KRT judges’ Case 002 decision based on procedural factors
GENOCIDE charges specific to the Khmer Krom will not be brought by the Khmer Rouge tribunal against the regime leaders awaiting trial, judges have ruled, sparking accusations that the suffering endured by the ethnic minority group has been overlooked by the court.
Co-investigating judges You Bunleng and Marcel Lemonde ruled last week that investigative requests related to the Khmer Krom submitted earlier this month and in December by prosecutors and civil parties fell outside the scope of the court’s investigation in Case 002, as the factual situations and crime sites they mentioned were not included in the prosecution’s July 2007 introductory submission, nor in subsequent supplementary submissions.
“There will be no genocide charges in that respect, as targeting the Khmer Krom as a group itself,” UN court spokesman Lars Olsen said, adding:
“The question of whether or not individual members of the Khmer Krom may fall within the Vietnamese group will be decided in the closing order.”
“Khmer Krom” is a term for ethnic Khmer from the Mekong Delta region of Vietnam.
In December, the court announced that the four Democratic Kampuchea leaders currently awaiting a first round of indictments were facing genocide charges in connection with the regime’s treatment of Cham Muslims and Vietnamese. Judges intend to issue a closing order – which will take the form of indictments or dismissals of the case – by September.
Olsen noted that the judges’ decision did not reflect a historical judgment that the Khmer Krom were not victims of genocide, but rather was made for procedural reasons: Crimes against the Khmer Krom were not formally named in the prosecution’s introductory or supplementary submissions.
The prosecution and civil party filings related to the Khmer Krom were termed not “supplementary submissions” but “investigative requests”, which the judges ruled were insufficient on their own to widen the scope of the investigation.
Mahdev Mohan, the head of a team of lawyers representing Khmer Krom civil parties, said the decision “leaves a really bad taste in the mouths of our clients”.
“That’s a really pontificating legal distinction – it’s a very, very, small legal distinction without a significant difference,” he said.
Devil in the details
Mohan said prosecutors and civil party lawyers had hoped to use their recent submissions to rectify the fact that the Khmer Krom were not mentioned as a group in the prosecution’s 2007 introductory submission.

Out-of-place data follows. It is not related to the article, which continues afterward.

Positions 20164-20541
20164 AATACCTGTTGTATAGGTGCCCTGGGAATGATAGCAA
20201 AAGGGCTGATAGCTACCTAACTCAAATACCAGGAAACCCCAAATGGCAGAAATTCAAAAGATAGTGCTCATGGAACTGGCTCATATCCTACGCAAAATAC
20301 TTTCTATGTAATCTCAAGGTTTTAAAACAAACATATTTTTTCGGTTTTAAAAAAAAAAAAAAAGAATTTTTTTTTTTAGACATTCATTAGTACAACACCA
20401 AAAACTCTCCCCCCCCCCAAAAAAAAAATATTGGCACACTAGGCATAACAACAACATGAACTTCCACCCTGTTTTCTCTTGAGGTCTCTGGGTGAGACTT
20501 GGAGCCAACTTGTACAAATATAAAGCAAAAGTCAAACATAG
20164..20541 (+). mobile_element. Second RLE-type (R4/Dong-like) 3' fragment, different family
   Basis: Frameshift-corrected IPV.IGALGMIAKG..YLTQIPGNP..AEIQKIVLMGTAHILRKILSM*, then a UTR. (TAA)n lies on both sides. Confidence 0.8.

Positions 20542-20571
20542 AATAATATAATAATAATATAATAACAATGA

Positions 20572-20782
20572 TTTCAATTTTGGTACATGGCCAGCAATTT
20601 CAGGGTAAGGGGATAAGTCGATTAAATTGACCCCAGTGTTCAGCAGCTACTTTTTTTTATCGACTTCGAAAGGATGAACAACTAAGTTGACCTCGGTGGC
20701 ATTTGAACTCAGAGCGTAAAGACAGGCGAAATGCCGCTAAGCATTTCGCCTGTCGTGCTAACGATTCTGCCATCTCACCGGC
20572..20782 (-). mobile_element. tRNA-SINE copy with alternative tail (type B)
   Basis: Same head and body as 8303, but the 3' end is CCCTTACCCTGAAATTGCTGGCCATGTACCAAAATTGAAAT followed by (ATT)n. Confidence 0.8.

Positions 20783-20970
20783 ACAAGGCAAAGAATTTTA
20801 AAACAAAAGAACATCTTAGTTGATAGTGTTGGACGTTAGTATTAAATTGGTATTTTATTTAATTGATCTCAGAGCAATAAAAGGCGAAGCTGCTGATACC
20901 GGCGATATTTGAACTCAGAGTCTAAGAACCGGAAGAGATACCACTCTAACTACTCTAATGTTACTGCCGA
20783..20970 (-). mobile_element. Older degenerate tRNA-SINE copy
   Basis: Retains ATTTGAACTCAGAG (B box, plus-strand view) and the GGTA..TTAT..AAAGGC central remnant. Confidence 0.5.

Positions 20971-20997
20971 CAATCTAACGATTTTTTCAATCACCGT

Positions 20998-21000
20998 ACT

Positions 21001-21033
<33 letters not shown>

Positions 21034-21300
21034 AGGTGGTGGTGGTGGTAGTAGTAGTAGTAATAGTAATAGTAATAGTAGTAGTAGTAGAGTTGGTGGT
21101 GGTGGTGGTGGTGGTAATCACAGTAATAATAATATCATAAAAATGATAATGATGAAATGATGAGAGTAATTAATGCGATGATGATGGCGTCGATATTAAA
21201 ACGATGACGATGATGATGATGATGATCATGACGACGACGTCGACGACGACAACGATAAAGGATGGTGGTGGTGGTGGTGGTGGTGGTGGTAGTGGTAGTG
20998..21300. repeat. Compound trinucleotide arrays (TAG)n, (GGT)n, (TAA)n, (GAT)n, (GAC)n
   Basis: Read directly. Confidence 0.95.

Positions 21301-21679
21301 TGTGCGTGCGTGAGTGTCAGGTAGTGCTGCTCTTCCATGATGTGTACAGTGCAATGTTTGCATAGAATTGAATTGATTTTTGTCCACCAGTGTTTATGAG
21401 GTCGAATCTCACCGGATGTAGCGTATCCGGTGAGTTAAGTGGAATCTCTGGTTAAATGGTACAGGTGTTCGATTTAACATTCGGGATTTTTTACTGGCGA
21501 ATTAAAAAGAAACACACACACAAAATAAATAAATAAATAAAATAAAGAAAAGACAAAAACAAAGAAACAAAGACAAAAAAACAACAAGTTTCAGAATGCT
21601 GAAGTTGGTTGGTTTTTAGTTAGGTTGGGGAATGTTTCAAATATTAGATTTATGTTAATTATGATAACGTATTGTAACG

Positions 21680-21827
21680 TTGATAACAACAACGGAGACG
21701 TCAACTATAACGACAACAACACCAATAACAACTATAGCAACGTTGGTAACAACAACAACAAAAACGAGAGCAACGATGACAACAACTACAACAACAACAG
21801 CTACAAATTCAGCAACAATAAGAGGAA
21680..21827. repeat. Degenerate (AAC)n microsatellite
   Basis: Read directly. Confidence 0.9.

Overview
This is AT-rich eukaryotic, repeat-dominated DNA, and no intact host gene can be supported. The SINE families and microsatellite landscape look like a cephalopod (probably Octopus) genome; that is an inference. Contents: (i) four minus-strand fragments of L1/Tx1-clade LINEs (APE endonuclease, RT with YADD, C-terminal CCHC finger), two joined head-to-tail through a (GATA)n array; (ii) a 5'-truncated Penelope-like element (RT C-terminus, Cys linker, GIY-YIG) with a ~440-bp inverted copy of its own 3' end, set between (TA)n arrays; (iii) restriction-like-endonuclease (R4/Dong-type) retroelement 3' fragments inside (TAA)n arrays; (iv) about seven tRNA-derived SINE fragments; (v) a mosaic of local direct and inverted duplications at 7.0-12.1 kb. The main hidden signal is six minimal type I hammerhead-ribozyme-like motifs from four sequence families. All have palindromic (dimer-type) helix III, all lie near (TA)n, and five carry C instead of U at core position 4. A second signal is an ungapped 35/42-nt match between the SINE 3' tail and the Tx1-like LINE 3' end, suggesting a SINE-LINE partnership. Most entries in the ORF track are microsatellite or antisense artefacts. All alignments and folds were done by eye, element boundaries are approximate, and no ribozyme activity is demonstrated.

“What’s especially difficult is to explain to [Khmer Krom civil parties] the arbitrariness of how this came to be, and that for some reason they are not within the scope of the investigation, despite the submissions that we have put forward, and even despite the submissions that the prosecution has put forward,” he said.
Anne Heindel, a legal adviser for the Documentation Centre of Cambodia, said that given the rules of the court, the judges’ decision “makes sense that it would be limited in that strict a way”. The sheer volume of potential evidence in the case, she added, made the prosecution’s initial omission of the Khmer Krom understandable.
“There’s so many documents…. As [prosecutors] come across new information, they’re constantly refining their views on this stuff,” she said.
Mohan said there was nothing to suggest the omission had been deliberate.
“From what I gather from the prosecution, it was a completely inadvertent omission. The prosecution just didn’t quite realise that they were an ethnic minority at the time,” he said, adding that in the judges’ recent decision, he was “very sure that the prosecution wouldn’t have expected this kind of outcome to turn on such a semantic difference”.
Judges announced last week that they considered their investigation in Case 002 concluded, meaning that supplementary submissions are no longer being accepted.
Prosecutors said little about the Khmer Krom decision as they contemplated their options going forward.
“We are currently in the process of reviewing all of these decisions to determine the course of action we will take,” deputy co-prosecutor William Smith said Monday.
Historians have debated whether the Khmer Rouge were guilty of genocide according to its legal definition: criminal acts committed “with intent to destroy, in whole or in part, a national, ethnical, racial or religious group”. Newly appointed international co-prosecutor Andrew Cayley said last month that in his judgment, however, the Khmer Krom had clearly been singled out for their ethnicity by the regime.
“These people were targeted because of an ethnic quality. This is the basis of genocide. When you target a group for total and partial destruction for the reason of their ethnicity and nationality – you know, a certain characteristic that identifies them as a group of people – if you can identify them as a group, and then that group is basically targeted for total or partial destruction, that’s genocide,” he said.
Mohan planned to appeal the judges’ decision, saying the Khmer Krom deserved legal recognition of the suffering they experienced because of their identity.
“They’ve been completely erased from the historical and legal record, and we’d hoped to kind of remedy that,” he said.
ADDITIONAL REPORTING BY ROBBIE COREY-BOULET